Ovarian cancer symptoms can be vague


ovarian cancer"Ovarian cancer is insidious. It has no real symptoms," says Dr. Henry Sprance, a gynecologic oncologist at Jersey Shore University Medical Center in Neptune.

Nor is there a reliable test for ovarian cancer, he says.

"CA-125 (a blood test) is not a screening test for ovarian cancer. There's a lot of bad information on the Internet about that," he says. "We're looking at other proteins in blood serum levels that may give us information, but that's all experimental now."

Symptoms that point to the cancer are vague, he says.

These include pelvic or abdominal discomfort or pain; persistent gas, nausea and indigestion; frequent and/or urgent urination without an infection; unexplained weight gain or loss; pelvic or abdominal swelling, bloating and/or a feeling of fullness; fatigue; and unexplained changes in bowel habits, according to the National Ovarian Cancer Coalition, which is based in Boca Raton, Fla.

"We need to get the word out to women about these symptoms," says Sprance, director of the cancer genetics program at Jersey Shore. "We need to not assume the symptoms are intestinal. It's also a matter of educating physicians. And, women must inform doctors of a family history of cancer.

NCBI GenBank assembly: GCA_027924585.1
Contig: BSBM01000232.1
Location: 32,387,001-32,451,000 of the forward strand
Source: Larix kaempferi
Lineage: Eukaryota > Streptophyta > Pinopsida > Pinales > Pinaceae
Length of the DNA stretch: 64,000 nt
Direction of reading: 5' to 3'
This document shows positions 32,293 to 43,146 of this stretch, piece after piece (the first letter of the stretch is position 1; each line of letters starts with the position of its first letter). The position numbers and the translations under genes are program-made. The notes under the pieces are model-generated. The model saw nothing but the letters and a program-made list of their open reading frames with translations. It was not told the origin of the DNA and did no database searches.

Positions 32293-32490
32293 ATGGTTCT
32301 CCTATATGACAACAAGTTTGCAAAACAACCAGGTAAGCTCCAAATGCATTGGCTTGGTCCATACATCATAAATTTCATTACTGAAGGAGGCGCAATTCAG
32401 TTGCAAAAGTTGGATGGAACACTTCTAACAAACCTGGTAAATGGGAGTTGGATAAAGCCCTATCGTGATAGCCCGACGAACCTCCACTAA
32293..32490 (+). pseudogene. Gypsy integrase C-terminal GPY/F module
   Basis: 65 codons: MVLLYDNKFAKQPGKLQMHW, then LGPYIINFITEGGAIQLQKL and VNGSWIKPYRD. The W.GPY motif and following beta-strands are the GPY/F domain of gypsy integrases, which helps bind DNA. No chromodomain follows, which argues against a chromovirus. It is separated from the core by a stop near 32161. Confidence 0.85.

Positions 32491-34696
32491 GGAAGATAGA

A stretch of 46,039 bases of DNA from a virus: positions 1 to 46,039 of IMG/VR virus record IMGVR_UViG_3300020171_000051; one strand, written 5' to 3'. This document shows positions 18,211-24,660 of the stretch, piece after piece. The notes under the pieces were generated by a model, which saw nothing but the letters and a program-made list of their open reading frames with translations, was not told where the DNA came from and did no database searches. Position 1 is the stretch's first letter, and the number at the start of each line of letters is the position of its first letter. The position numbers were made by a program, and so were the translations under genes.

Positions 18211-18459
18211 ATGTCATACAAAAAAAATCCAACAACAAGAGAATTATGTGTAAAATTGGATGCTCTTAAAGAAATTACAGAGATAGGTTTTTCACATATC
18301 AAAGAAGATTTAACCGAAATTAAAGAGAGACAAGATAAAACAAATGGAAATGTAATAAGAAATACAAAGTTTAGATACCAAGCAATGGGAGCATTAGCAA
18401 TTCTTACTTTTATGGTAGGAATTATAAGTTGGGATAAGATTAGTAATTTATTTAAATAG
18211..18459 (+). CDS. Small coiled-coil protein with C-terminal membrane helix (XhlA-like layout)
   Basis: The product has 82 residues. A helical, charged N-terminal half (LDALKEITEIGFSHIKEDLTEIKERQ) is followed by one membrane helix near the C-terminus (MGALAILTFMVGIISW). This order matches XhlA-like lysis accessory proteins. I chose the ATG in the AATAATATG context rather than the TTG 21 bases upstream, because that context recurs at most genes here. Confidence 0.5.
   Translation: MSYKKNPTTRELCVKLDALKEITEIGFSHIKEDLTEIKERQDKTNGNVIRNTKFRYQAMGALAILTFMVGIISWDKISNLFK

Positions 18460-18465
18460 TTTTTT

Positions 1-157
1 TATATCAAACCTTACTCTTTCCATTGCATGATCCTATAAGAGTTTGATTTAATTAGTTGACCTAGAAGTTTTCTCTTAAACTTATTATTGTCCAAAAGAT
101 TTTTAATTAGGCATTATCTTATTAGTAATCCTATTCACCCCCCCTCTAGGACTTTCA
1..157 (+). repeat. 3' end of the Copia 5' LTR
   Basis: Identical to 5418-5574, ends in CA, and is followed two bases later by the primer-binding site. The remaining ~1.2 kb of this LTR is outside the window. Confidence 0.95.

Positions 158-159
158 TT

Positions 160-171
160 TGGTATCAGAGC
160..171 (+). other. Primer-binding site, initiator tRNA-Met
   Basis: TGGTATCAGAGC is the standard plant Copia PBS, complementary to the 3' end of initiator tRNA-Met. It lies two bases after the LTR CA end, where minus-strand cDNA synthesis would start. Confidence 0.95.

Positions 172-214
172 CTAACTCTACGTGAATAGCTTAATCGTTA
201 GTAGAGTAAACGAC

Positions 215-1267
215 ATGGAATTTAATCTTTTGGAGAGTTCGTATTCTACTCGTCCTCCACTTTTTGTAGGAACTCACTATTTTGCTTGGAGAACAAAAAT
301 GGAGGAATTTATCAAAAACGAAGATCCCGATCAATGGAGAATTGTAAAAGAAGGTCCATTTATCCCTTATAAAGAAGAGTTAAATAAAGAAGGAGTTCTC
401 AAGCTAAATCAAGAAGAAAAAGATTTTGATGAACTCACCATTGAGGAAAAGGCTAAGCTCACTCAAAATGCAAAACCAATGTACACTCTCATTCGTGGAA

"Family history is very important. Women need to be aware of a history of endometrial, ovarian, breast, colon and pancreatic cancer. All have a genetic component, although not every cancer is genetically linked.

"There are two genes we can test for in breast cancer, and they are connected to ovarian cancer," says Sprance. "Ovarian cancer is described as being in stages: one, only in the ovary. Two, also in the pelvis. Three, also outside the pelvis. Four, it involves liver and lungs.

"Seventy-five percent or more of ovarian cancers are diagnosed in stages three or four," he says. "Only about 12 percent of people with stage three or four will be disease-free at five years. That has not changed in a long period of time.

"What is changing is the number of patients surviving longer with the disease. We talk about 55 percent surviving longer than they used to; some get to five years or longer. The disease is being treated more like a chronic disease now."

This means women go into remission, cancer recurs, treatment begins again, then the cycle starts over, he says.

He and his partner, Dr. William J. Mann Jr. — the chairman of the obstetrics and gynecology department — are "the only gynecologic oncologists in Monmouth and Ocean counties who provide gynecologic oncology care from diagnosis through care to end-of-life treatment," he says.

source - Asbury Park Press 


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